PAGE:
Inslee issues emergency proclamation that limits large events to minimize public health risk during COVID-19
Gov. Jay Inslee announced new community strategies and social distancing plans Wednesday at a news conference in Seattle to minimize COVID-19 exposure, particularly in counties hit hardest by the virus.
Starting today, events that take place in King, Snohomish, and Pierce counties with more than 250 people are prohibited by the state. This order applies to gatherings for social, spiritual and recreational activities. These include but are not limited to: community, civic, public, leisure, faith-based, or sporting events; parades; concerts; festivals; conventions; fundraisers and similar activities.
“This is an unprecedented public health situation and we can’t wait until we’re in the middle of it to slow it down,” Inslee said. “We’ve got to get ahead of the curve. One main defense is to reduce the interaction of people in our lives.”
Read the rest of the story on the governor’s Medium page.
From King County:
Governor Jay Inslee and Dr. Jeff Duchin, Health Officer for Public Health – Seattle & King County, have just announced new measures/directives to slow the spread of COVID-19 in our region.
The goals of these actions are to:
- Reduce the number of people infected and the number of deaths caused by COVID-19
- Minimize the social and economic impacts of COVID-19 on communities
- Protect individuals at risk for severe illness, including older adults and people with underlying health conditions
The Governor’s proclamation applies to King, Snohomish, and Pierce counties.
In King County, the Health Officer Order applies until rescinded by the Health Officer.
In King County, it includes:
- Events with more than 250 attendees are prohibited.
- Events with fewer than 250 attendees are prohibited unless event organizers take steps to minimize risk. (More on this below)
Additional guidance related to schools, childcare, and retail establishments will be released later today.
This is guidance is just emerging and we want you to have this information as soon as possible. More details will be available today, following the Governor’s press conference, on our blog, www.publichealthinsider.com .
We understand that these recommendations have the potential to significantly impact the lives of people in the community, those you serve, and your organizations. We know they require considerable sacrifice. Thank you for supporting the community as these measures are put into place to protect the most vulnerable in our communities.
Lastly, misinformation about the COVID 19 continues to create fear and hostility that is hurting many of our communities impacted by inequities, particularly our Chinese and other Asian and Pacific Islander communities and unsheltered neighbors. COVID 19 does not discriminate based on race, ethnicity, nationality, language, nor economic situation. We are stronger together, particularly in slowing down the spread COVID 19 and promoting our collective health and well-being.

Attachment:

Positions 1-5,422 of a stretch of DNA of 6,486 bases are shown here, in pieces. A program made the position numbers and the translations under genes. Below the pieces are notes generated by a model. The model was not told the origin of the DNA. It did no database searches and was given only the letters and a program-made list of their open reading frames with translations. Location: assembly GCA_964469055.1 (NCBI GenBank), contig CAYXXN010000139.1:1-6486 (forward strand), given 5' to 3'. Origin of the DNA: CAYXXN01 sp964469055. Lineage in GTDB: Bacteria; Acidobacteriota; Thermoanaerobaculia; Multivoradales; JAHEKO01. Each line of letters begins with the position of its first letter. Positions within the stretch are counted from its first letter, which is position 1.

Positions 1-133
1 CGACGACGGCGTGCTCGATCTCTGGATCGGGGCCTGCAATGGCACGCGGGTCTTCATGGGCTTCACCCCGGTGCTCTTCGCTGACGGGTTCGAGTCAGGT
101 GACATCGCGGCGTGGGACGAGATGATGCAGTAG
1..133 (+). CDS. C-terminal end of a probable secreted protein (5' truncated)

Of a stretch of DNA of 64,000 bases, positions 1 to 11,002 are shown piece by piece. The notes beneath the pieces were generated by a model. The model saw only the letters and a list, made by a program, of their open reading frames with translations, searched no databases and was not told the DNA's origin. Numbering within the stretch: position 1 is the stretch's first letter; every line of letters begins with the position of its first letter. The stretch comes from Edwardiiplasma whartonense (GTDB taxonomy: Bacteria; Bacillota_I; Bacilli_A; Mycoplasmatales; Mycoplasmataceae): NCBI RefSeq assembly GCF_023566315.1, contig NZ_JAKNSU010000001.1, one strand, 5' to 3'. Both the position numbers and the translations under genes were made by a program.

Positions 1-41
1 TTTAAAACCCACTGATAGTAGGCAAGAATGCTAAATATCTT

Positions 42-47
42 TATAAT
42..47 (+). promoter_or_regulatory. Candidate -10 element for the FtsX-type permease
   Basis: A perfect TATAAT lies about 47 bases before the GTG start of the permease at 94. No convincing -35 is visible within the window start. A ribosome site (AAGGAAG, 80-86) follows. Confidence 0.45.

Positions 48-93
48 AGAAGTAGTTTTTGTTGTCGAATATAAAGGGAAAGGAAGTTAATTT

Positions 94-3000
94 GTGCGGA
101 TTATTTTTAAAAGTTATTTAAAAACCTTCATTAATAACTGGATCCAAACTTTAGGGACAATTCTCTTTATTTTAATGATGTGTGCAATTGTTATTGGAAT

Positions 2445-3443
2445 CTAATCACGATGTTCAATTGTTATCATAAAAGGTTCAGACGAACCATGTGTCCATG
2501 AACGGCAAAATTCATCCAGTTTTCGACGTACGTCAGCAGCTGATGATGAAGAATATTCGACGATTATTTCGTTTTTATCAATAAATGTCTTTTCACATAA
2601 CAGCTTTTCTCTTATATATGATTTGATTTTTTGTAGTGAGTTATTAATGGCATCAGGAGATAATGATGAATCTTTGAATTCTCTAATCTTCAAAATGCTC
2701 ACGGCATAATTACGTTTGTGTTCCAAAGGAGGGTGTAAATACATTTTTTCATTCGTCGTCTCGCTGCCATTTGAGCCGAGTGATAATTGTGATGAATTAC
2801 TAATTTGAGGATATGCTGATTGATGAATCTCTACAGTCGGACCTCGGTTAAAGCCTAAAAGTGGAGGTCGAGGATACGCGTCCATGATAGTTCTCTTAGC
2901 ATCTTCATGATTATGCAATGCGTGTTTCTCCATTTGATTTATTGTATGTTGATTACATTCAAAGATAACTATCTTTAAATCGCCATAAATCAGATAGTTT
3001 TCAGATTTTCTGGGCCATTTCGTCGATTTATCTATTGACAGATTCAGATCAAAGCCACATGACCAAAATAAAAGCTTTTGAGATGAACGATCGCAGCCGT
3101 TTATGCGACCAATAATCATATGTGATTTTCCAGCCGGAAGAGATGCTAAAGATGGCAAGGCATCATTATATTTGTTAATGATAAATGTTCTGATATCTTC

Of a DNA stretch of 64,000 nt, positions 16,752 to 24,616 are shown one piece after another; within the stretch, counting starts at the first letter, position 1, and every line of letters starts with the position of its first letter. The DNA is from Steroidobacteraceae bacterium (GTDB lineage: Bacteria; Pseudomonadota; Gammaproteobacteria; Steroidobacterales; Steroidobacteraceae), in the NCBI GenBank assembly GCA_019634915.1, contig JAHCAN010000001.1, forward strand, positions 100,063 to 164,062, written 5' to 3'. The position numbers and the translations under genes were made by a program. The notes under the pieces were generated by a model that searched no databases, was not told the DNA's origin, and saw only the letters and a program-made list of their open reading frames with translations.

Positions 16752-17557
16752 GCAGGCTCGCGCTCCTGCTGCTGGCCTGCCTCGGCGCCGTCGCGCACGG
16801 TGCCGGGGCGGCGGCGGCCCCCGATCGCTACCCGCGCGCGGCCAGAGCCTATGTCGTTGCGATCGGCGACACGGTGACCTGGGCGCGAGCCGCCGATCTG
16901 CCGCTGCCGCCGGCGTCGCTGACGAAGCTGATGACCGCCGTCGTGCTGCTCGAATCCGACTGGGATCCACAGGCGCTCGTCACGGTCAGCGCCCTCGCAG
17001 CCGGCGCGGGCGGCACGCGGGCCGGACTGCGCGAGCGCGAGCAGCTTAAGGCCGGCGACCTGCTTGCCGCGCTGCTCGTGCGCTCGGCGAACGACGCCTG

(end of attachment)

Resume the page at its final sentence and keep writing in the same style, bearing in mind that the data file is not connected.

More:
Under an order from Health Officer Dr. Jeff Duchin, Public Health now prohibits large gatherings of more than 250 people. In addition, public events with fewer than 250 attendees are prohibited, unless event organizers can take steps to minimize risk. The steps listed below include some concrete things for you to think through to support your decision-making.
Event organizers must ensure that:
- Older and vulnerable individuals have been encouraged not to attend
- This includes staff, volunteers, and people you serve – will this impact ability to offer services?
- What is your communication plan and how will it reach people whose first language is not English?
- Recommendations for social distancing and limiting close contact are met
- Can people be a full arms-length apart (6 feet is ideal)?
- Do you have verbal and written messages about not having interpersonal contact such as hugs and handshakes?
- Employees or volunteers leading an event are screened for symptoms each day
- Do you have a process to ensure each person is screened daily prior to arrival?
- Proper hand washing, sanitation, and cleaning is readily available
- Do you have enough handwashing stations and cleaning supplies?
- How are people getting verbal and written instructions about when and how to wash hands?
- Environmental cleaning guidelines are followed (e.g., clean and disinfect high touch surfaces daily or more frequently)
- Is there a schedule to ensure high-touch surfaces are adequately cleaned?
We are working on more specific guidance, especially for faith-based organizations with less than 250 people. As we do so, your specific questions and concerns are helpful in making those guidelines actionable.
- More info on the new order: https://publichealthinsider.com/2020/03/11/new-limits-on-large-gatherings-other-emergency-strategies-to-slow-the-spread-of-covid-19/
- Our most up-to-date information: www.kingcounty.gov/covid